Lakeview Landmarks

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Lakeview Landmarks

Get an inside look at select Lakeview landmarks at Chicago Architecture Center’s annual Open House Chicago in October (www.openhousechicago.org).

The Athenaeum Theatre, 2936 N. Southport Ave.
Opened in 1911, The Athenaeum Theatre is the oldest continuously-operating off-Loop theater in Chicago. The German-American parishioners of St. Alphonsus built it to stage neighborhood theatrical productions and German folk operas. The building has long been a center for the arts. It provides offices, rehearsal space and several small studio theatres for numerous performing arts organizations. Though a fire damaged the building in 1939, the beautiful main auditorium survived unscathed. It seats nearly 1,000 and retains its Old World elegance. (Credit: Chicago Architecture Center)

Marshfield Trust and Savings Bank Building, 3301 N. Lincoln Ave.
This terracotta-clad flat-iron building makes the most of its triangular lot. Like many neighborhood banks from the 1920s, the Marshfield Trust and Savings Bank employed the Classical Revival style of architecture to convey a sense of permanence and security. Arcaded two-story arched windows extend across both street facades. The building contractor was Avery Brundage, who went on to be president of the International Olympic Committee. The ground floor now houses Arthur Murray Lakeview. (Credit: City of Chicago)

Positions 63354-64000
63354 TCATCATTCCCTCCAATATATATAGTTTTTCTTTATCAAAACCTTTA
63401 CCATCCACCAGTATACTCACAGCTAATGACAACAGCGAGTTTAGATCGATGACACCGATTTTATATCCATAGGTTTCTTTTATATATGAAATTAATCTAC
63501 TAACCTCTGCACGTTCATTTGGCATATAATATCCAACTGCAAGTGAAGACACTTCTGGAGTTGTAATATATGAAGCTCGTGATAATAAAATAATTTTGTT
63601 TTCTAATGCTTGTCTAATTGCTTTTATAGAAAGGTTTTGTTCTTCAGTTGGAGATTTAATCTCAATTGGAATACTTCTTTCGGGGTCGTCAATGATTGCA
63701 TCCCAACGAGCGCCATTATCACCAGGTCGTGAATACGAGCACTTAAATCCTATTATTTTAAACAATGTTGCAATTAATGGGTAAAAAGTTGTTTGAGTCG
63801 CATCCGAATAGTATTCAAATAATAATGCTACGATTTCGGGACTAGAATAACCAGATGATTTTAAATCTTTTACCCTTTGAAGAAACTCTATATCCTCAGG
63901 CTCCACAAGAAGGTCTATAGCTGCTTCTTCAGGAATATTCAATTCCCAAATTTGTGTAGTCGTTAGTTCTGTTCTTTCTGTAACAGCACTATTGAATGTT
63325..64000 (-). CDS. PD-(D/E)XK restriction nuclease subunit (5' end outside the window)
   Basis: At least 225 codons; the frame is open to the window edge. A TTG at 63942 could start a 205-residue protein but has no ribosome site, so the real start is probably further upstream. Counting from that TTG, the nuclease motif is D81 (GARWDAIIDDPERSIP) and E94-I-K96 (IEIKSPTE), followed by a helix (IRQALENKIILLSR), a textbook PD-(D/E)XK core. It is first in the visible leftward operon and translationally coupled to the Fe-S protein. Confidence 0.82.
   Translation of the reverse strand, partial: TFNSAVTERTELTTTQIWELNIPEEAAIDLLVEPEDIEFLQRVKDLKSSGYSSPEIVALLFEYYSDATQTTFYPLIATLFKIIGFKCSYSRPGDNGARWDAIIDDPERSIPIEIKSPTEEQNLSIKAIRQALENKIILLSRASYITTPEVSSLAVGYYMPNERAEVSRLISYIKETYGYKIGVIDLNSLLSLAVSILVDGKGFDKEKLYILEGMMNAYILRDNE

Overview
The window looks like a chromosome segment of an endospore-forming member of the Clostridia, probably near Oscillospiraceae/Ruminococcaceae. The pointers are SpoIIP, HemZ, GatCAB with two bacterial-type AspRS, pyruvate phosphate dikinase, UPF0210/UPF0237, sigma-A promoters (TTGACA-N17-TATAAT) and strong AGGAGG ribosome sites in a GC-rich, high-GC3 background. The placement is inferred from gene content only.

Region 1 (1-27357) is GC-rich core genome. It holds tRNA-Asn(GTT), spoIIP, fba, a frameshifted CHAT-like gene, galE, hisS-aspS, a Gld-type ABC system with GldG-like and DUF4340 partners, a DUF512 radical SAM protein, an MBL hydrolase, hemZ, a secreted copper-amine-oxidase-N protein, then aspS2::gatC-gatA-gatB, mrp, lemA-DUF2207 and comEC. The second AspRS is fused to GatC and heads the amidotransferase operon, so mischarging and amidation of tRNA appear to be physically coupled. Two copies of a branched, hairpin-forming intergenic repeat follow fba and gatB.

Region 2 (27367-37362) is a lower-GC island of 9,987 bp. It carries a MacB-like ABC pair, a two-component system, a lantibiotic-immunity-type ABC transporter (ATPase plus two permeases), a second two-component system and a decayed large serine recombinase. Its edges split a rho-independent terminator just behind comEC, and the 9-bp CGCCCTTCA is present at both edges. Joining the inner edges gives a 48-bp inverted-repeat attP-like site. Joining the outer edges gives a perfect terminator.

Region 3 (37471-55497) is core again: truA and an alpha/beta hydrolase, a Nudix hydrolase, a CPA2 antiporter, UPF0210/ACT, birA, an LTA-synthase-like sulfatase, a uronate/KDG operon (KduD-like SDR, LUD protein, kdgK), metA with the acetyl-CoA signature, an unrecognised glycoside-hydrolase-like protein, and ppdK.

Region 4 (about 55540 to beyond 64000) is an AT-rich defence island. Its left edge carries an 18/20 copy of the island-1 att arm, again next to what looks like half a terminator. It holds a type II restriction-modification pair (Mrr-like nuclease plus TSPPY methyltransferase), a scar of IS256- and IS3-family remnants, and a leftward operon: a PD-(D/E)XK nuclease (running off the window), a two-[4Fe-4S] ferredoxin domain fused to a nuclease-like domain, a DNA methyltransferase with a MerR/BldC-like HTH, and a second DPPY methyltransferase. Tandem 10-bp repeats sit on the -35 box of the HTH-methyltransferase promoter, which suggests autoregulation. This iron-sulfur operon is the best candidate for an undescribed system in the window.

The Music Box Theatre, 3733 N. Southport Ave.
Opened in 1929, The Music Box Theatre serves as Chicago’s premier venue for independent and foreign films. With 700 seats, it is the largest film theater space operating full-time in the city. The Music Box Theatre presents 300 films annually, ranging from provocative documentaries and avant-garde midnight shows to family friendly sing-a-longs.

Schubas, 3159 N. Southport Ave.
Historic Schubas Tavern, located at Southport and Belmont avenues, was once a “tied house,” as indicated by the Schlitz sign that remains above its second-floor windows. Brewing companies at the turn of the century built and controlled their own bars, which sold only their products. (Excerpted from the book “Lake View,” by Matthew Nickerson, Arcadia Publishing)

St. Alphonsus Church, 1429 W. Wellington Ave.
With its soaring central bell tower clad in weathered green copper, St. Alphonsus has been a prominent feature of the six-way intersection of Southport, Lincoln and Wellington since 1896. The parish was founded by the Redemptorist Fathers in 1882, and was a major center of Chicago’s north-side German community. The Gothic-Revival interior features a royal blue ceiling with pointed arches and golden ribwork in starburst patterns that was restored after a 1950 fire. (Credit: Chicago Architecture Center)